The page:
China Moon Festival is a festival for people who love to admire the full moon, while the moon on this day is the fullest and largest to the eye. The whole family gather together, feasting in good wine, fruits, nuts and cakes.
As in most ethnic holidays, there are legends to honor. The most popular legend for this holiday is traced to the year 2000 B.C. This is the story of Hou Yih, an officer of the imperial guards.
One day, ten suns suddenly appeared in the sky. The emperor, greatly perturbed and fearful that this occurrence presaged some great evil to his people, ordered Hou Yih, an expert archer, to shoot nine of the suns out of the sky. The great skills with which Hou Yih accomplished this feat impressed the Goddess of the Western Heaven.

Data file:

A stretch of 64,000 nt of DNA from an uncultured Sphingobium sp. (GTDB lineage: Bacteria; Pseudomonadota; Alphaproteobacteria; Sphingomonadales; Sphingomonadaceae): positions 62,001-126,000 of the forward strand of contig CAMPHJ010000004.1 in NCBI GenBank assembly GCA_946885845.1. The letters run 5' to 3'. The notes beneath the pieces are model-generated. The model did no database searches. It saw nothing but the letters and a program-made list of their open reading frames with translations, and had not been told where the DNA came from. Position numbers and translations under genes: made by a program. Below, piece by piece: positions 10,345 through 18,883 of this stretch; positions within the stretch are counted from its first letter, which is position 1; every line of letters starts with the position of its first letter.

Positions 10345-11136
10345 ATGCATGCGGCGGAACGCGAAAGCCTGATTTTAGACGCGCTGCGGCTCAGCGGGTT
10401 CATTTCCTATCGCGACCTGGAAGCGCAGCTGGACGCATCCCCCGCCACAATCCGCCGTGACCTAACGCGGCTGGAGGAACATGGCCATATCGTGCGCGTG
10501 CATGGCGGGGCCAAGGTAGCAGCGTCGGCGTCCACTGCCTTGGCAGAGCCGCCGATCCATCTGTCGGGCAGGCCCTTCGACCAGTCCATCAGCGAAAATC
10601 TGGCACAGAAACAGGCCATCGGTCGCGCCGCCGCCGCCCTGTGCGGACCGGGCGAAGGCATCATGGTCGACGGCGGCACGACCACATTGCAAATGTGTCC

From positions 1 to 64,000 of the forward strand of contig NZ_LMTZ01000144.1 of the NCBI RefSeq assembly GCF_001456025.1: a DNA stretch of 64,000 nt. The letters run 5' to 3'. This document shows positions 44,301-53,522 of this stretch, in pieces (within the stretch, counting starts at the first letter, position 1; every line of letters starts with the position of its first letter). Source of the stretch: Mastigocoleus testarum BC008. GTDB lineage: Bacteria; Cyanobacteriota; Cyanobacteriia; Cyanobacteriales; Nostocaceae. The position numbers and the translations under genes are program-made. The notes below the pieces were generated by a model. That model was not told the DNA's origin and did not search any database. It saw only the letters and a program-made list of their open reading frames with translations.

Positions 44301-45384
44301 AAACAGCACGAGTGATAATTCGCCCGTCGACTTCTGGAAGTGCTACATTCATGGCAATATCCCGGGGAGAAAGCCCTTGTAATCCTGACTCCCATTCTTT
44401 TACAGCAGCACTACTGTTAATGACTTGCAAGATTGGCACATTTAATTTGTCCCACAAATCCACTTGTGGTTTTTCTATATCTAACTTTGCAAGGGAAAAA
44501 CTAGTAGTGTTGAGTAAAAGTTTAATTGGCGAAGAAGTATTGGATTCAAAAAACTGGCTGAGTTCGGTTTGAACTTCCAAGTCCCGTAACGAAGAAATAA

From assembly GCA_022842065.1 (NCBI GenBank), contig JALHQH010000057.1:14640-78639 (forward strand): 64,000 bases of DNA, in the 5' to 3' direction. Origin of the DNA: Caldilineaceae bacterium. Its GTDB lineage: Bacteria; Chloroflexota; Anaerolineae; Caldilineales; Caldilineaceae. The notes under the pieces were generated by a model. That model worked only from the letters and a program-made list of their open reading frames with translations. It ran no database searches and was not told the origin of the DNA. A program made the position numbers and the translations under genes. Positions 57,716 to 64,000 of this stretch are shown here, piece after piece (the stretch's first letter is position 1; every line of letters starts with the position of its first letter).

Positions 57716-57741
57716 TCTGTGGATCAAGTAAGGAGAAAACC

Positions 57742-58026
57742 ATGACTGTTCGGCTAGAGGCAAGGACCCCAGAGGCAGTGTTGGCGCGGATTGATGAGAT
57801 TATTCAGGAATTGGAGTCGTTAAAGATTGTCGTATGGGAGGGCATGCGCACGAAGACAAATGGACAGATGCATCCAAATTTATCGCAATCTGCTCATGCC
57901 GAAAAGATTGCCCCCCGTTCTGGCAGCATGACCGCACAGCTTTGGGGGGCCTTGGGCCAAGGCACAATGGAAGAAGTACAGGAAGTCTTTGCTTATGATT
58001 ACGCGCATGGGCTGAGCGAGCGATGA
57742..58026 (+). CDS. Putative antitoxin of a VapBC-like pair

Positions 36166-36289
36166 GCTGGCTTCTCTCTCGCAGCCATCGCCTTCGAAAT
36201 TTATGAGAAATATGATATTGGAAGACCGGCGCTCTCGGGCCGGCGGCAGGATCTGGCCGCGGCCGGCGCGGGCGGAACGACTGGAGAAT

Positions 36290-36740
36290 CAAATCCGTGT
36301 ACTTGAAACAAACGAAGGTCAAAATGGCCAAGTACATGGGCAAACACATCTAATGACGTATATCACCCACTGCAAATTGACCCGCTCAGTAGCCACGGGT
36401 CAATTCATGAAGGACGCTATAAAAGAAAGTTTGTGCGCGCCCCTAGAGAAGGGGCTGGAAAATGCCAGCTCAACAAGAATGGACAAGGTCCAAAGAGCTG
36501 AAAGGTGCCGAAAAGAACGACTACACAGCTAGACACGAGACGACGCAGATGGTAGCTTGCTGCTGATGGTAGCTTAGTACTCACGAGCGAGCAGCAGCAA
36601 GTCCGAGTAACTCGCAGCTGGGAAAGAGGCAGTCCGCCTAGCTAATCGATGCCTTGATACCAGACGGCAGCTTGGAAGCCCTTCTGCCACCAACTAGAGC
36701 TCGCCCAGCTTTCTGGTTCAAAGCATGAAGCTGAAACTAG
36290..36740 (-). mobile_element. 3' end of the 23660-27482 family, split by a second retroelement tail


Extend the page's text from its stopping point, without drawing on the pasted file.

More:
Since Hou Yih was also a talented architect, the Goddess commissioned him to build her a palace made of multicolored jade. His work so pleased the Goddess that she rewarded him with the possibility of everlasting life. She gave him the elixir of immortality in the form of a pill. He was not to swallow the pill until he had undergone a year of prayer and fasting. Hou took the pill home and hid it.
Hou’s wife was a divinely beautiful woman named Chang Oh. One day she discovered the hidden pill and she swallowed it. The resulting punishment was immediate and Chang Oh found herself airborne, bound for eternal banishment on the moon. As she soared upwards, her husband, Hou Yih, desperately tried to follow but was swept back to earth by a typhoon. Chang Oh’s divine beauty enhanced the brilliance of the moon with her own radiance. Now, Chinese people gather each Moon Festival to admire her.
The 2010 Mid-autumn Festival falls on September 22, 2010 and the Mid-autumn Festival in 2011 falls on September 12.
Days off for 2010 Mid-autumn Festival:
September 22-24 off work
September 19 and 25 at work
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